Outsourcing of IT requirements has been a hot topic for a while, and particularly in the financial services industry, where the infrastructure is becoming increasingly complex and expensive.
With many global financial institutions racing to offer digital certificate services based on the global standards established by Identrus, this is one particular area that will see a huge growth in outsourcing contracts.
The latest to come to light is Japanese company SECOM, recently selected by Bank of Tokyo Mitsubishi (BTM), Industrial Bank of Japan (IBJ) and Sumitomo/Sakura to provide the Identrus component of their B2B e-commerce risk management solutions.
On top of its existing clients this means that its likely SECOM will provide Identrus PKI services on Sun Microsystems hardware for all four of the mega-banks being formed by mergers in Japan: Mitsubishi Tokyo Financial Group (BTM, Mitsubishi Trust), Mizuho Financial Group (IBJ, Fuji Bank, Dai-Ichi Kangyo Bank), Mitsui Sumitomo Financial Group (Sumitomo, Sakura) and United Financial of Japan (Sanwa Bank, Tokai Bank).
Forty-two of the worlds leading financial institutions are members of the Identrus network and are able to act as Identrus Certificate Authorities (CA). These CA will provide digital certificates, or Global IDs, that will enable corporate customers to participate in business-to-business Internet commerce as trusted trading partners within a global community of similarly certified trading partners.
It is perhaps not surprising that Japanese banks are beginning to embrace the outsourcing of key IT projects. In terms of technology standards and budget size, most Japanese institutions are well behind their Western counterparts, and remedying this is one of the major reasons behind the recent round of mergers.
According to Identrus, it typically takes a year or more plus a $5 million to $10 million up-front investment for a financial institution to build its own digital certificate authority infrastructure. Using an Identrus Express partner, a financial institution can deploy one in approximately 90 to 120 days (provided the financial institution meets pre-qualifying criteria) for minimum up-front investment.
There are currently eight e-commerce security companies in the Identrus Express network, including SECOM, that operate data centres where they build and activate a separate security infrastructure for each financial institution client.
The first banks to offer Identrus-enabled applications when the global system was launched in early December last year were ABN Amro Bank, Bank of America, Deutsche Bank and HypoVereinsbank.
The two latter banks also outsourced their Identrus infrastructure, which helped them bring their products to market with such speed. But rather than outsource to an independent third party, Germany's four leading private financial institutions: Commerzbank, Deutsche Bank, Dresdner Bank and HypoVereinsbank have joined together to create TC Trust Center, a subsidiary company that hosts their Identrus infrastructure. The banks are then free to develop their own unique business applications that connect to TC Trust Center.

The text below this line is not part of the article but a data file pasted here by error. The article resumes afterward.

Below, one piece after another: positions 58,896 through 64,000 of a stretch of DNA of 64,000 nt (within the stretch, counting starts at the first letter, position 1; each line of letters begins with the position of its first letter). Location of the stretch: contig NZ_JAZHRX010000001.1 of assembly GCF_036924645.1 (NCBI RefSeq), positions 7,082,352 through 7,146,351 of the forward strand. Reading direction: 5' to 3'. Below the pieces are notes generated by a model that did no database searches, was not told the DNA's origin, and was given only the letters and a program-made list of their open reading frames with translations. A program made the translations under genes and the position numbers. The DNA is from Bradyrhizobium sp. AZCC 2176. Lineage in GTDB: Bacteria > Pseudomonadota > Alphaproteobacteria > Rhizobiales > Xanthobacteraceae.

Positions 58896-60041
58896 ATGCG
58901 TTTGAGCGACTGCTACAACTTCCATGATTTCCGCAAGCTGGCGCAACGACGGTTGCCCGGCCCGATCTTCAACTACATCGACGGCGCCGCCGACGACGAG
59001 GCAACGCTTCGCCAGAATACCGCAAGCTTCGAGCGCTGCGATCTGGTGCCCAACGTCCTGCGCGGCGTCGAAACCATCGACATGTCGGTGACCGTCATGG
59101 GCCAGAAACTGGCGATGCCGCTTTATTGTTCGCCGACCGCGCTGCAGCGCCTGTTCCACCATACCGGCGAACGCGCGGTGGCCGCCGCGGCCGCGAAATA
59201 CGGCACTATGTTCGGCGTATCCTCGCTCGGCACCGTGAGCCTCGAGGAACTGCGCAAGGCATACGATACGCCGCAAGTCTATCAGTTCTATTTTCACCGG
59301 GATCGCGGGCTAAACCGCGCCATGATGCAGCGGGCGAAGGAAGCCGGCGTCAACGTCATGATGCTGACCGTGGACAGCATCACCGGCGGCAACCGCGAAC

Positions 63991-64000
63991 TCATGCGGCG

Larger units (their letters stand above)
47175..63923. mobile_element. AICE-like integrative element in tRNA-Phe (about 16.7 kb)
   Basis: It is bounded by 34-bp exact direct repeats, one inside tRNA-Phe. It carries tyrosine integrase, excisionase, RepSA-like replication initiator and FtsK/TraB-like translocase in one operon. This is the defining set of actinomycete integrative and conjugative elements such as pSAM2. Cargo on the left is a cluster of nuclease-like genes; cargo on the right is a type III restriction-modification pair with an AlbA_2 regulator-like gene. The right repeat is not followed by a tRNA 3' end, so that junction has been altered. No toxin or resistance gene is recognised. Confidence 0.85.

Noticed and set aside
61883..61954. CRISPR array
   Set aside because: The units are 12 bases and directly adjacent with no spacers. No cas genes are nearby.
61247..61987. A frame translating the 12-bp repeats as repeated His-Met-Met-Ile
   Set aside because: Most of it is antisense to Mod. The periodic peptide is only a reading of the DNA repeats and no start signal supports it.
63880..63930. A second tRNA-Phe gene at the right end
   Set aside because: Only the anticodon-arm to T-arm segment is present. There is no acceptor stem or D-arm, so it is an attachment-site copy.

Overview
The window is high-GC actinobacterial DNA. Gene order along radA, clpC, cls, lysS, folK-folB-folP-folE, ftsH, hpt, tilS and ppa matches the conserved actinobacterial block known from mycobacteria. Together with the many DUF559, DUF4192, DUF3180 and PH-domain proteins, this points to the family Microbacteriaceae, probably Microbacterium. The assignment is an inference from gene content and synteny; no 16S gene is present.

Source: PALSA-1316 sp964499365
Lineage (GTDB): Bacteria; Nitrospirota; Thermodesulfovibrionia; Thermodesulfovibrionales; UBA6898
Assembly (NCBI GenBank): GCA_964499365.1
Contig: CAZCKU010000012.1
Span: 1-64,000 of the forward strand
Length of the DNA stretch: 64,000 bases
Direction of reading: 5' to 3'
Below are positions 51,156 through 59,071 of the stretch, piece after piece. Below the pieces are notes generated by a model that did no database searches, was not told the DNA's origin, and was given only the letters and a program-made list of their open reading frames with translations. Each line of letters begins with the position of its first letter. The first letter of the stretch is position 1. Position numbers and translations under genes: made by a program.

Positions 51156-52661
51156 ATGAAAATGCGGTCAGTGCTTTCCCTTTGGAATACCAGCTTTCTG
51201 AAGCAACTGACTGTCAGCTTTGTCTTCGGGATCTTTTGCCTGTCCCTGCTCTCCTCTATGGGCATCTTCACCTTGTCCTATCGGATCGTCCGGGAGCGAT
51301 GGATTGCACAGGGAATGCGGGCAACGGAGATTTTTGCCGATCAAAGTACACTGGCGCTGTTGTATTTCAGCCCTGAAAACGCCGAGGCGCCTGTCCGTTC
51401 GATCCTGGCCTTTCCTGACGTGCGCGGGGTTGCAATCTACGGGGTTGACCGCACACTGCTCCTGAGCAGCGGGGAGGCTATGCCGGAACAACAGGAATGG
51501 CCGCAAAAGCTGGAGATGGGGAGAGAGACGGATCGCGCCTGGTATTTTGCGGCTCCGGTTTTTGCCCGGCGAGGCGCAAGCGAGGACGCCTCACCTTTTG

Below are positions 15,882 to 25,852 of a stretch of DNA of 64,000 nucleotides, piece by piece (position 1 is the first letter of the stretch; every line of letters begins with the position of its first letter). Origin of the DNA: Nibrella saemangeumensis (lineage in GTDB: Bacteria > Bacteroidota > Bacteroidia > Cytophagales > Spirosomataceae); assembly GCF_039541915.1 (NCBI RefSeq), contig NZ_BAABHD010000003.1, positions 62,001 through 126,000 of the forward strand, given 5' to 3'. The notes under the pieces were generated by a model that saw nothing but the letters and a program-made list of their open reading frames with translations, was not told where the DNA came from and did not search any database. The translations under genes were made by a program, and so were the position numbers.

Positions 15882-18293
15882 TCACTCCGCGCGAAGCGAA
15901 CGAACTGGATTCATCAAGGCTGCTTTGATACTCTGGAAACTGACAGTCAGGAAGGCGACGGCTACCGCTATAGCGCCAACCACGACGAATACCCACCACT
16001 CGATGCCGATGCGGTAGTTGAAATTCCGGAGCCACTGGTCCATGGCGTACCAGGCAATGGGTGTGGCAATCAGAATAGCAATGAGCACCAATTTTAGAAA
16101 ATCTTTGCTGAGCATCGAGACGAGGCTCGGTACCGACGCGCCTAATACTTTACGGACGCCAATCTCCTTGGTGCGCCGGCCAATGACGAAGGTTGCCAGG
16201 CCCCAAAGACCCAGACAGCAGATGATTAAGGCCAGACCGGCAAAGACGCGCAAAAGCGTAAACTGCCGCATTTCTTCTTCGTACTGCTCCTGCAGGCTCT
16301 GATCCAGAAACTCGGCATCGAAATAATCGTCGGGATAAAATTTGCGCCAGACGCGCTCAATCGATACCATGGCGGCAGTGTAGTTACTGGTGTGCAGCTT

Identrus is not yet established enough to truly be called a global standard for identity trust, as only a few banks are offering products and services that use Identrus digital certificates. But by the end of 2001 it should be more thoroughly entrenched in the global financial services industry.
The company is currently working with a team of US-based lawyers on the legal infrastructure for bringing Tier 2 banks into the system, and Asia Pacific representative George Mathanool says this should be completed around the third quarter of this year. Identrus operates as a global Root CA, with two tiers of Financial Service Institutions (FSIs) in a descending hierarchy.
Tier 1 FSIs must meet certain stringent financial rating requirements and will be the issuing CA for smaller Level Two institutions. Tier 1 FSIs can also issue digital certificates to their employees, corporate customers and applications servers as well as building e-commerce products around key identification services such as authentication and explicit warranties.
Tier 2 FSIs can, through a Tier 1 sponsor, provide certification authority, liability tracking and risk management services for their business customers. It is expected that towards the end of this year many smaller regional banks in the Tier 2 category will begin establishing relationships with Tier 1 banks and begin offering Identrus-based services.
In other recent developments, Identrus has signed deals with the ubiquitous messaging network SWIFT and Bolero.net, a secure electronic system for transmitting trade documents. This has eased fears in the financial community of a proliferation of security and identification standards for different networks.
The company is also working on interoperability issues with other CA and vendors of PKI and digital certificate services such as Verisign and Entrust. Once these vendors have incorporated the Identrus standards into their products, digital certificates issued by different CA, using different technology, should be compatible.